When U.S. leaders travel abroad, their visits are in some way supposed to elicit the majestic nature of the American democratic experiment.
Think of John F. Kennedy, in the midst of the Cold War, traveling to Europe in 1963 to pledge American solidarity with an outpost of democracy: "All free men, wherever they may live, are citizens of Berlin, and, therefore, as a free man, I take pride in the words 'Ich bin ein Berliner!'"
Not so with President Bush's recent visit to the Middle East. In fact, Bush's 2008 tour will go down as a historic humiliation for American power and prestige one much more subtle yet of far greater significance than the riots, tomatoes and eggs that greeted Vice President Richard Nixon on his goodwill tour of Latin America in 1958.
Bush arrived in Saudi Arabia with a plea for King Abdullah: Pump more oil. "I talked to the ambassador, and will again talk to His Majesty tonight about the fact that oil prices are very high, which is tough on our economy," he told Saudi entrepreneurs.
The response from Saudi Oil Minister Ali Naimi was swift: "We will raise production when the market justifies it." This despite his own assertion that with oil hovering around $90 a barrel, Saudi Arabia is holding back about 2 million barrels a day of oil production.
So the democratically elected leader of the most powerful nation on Earth went begging to the despot of the world's largest oil producer, asking His Majesty to pump a bit more oil for us poor Americans. He arrived with a $20 billion arms deal in his pocket. And the response he got was, "Get lost."
This is not what Kennedy had in mind when he talked in another speech about paying any price, bearing any burden.
A nation with a sense of honor and its own security should look at this pathetic incident and recognize just how dangerous is America's continued dependence on oil. Never mind Saudi Arabia, Osama bin Laden and those 15 hijackers the dramatic rise in oil prices has facilitated an unprecedented transfer of wealth to a host of countries with characters and interests that are often inimical to the United States $1.5 trillion to Persian Gulf nations alone from 2002 to 2006, according to the Institute of International Finance in Washington.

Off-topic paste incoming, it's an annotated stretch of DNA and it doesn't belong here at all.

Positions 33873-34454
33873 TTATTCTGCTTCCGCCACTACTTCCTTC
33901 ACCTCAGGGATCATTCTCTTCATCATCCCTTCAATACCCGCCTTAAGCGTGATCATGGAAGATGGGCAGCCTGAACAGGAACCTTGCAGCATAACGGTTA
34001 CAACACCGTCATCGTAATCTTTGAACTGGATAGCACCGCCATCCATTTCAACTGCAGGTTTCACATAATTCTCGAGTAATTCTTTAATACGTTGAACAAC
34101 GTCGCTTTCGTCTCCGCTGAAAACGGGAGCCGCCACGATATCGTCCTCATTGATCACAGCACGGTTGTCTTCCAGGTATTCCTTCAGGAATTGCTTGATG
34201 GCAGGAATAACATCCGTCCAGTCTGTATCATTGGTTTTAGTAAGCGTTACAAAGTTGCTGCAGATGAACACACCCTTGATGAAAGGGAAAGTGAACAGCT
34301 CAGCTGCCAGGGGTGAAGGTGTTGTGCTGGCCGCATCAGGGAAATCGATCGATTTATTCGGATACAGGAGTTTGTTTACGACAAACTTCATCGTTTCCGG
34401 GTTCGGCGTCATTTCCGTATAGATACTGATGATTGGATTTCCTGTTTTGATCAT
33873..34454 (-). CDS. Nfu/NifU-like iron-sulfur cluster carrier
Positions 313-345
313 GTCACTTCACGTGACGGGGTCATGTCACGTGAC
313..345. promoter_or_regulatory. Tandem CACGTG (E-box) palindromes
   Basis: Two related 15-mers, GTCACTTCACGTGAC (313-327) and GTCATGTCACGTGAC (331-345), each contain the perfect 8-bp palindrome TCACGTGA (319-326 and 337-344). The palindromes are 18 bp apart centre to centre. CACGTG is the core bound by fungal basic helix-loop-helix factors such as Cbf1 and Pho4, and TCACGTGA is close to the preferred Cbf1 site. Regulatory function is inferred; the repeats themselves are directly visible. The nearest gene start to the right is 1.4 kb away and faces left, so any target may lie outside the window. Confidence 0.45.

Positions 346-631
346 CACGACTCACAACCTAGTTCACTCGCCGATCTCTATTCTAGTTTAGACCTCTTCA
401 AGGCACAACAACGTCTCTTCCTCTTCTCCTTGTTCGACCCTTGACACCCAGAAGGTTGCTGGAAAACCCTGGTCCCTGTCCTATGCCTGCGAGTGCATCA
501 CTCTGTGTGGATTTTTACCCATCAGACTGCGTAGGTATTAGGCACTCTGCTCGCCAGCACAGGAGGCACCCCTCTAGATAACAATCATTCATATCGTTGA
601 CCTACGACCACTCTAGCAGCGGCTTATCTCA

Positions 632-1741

Beyond Iran, Venezuela, Sudan and Russia, even those countries that are "friendly" to the United States are often unfriendly to democratic principles, unstable or both.
If food rather than energy was the commodity, the danger would be clear. Imagine a United States that was dependent on a group of hostile, oppressive and unstable nations to supply 60 percent of its nourishment. Imagine that a small cartel of food producers had the ability to raise American grocery prices at will simply by withholding rations from the international market.
Would anyone countenance it?
If alcohol rather than oil was the object of addiction, the abasement would be clear. And the latest therapy for this dependency, ethanol, is little more than a temporary fix. Ethanol is to petroleum addiction what light beer is to alcoholism.
The United States imports 12.5 million barrels of oil each day. Even under optimistic assumptions and discounting environmental concerns, 25 million acres of land need to be cultivated for cellulosic ethanol to replace 1 million barrels of imported oil on an annual basis. So nearly three-fourths of the nation's 440 million acres of cropland would need to be converted solely to ethanol production to reach the holy grail of energy independence.
Every president since Nixon has pursued this quest fruitlessly. And all future efforts at energy independence will continue to be fruitless as long as they only address the margins of the oil-based economy rather than develop new technologies that revolutionize its foundation.
How much would it be worth for the United States to be truly energy independent? How much for the American president not to have to grovel before petroleum potentates? How much not to provision military forces our own and others to protect Middle Eastern oil fields?
In the years following Kennedy's challenge to land a man on the Moon, Congress appropriated $25 billion for the Apollo program more than $100 billion in current dollars. Today, that's not even enough for America to pay for three months of imported oil.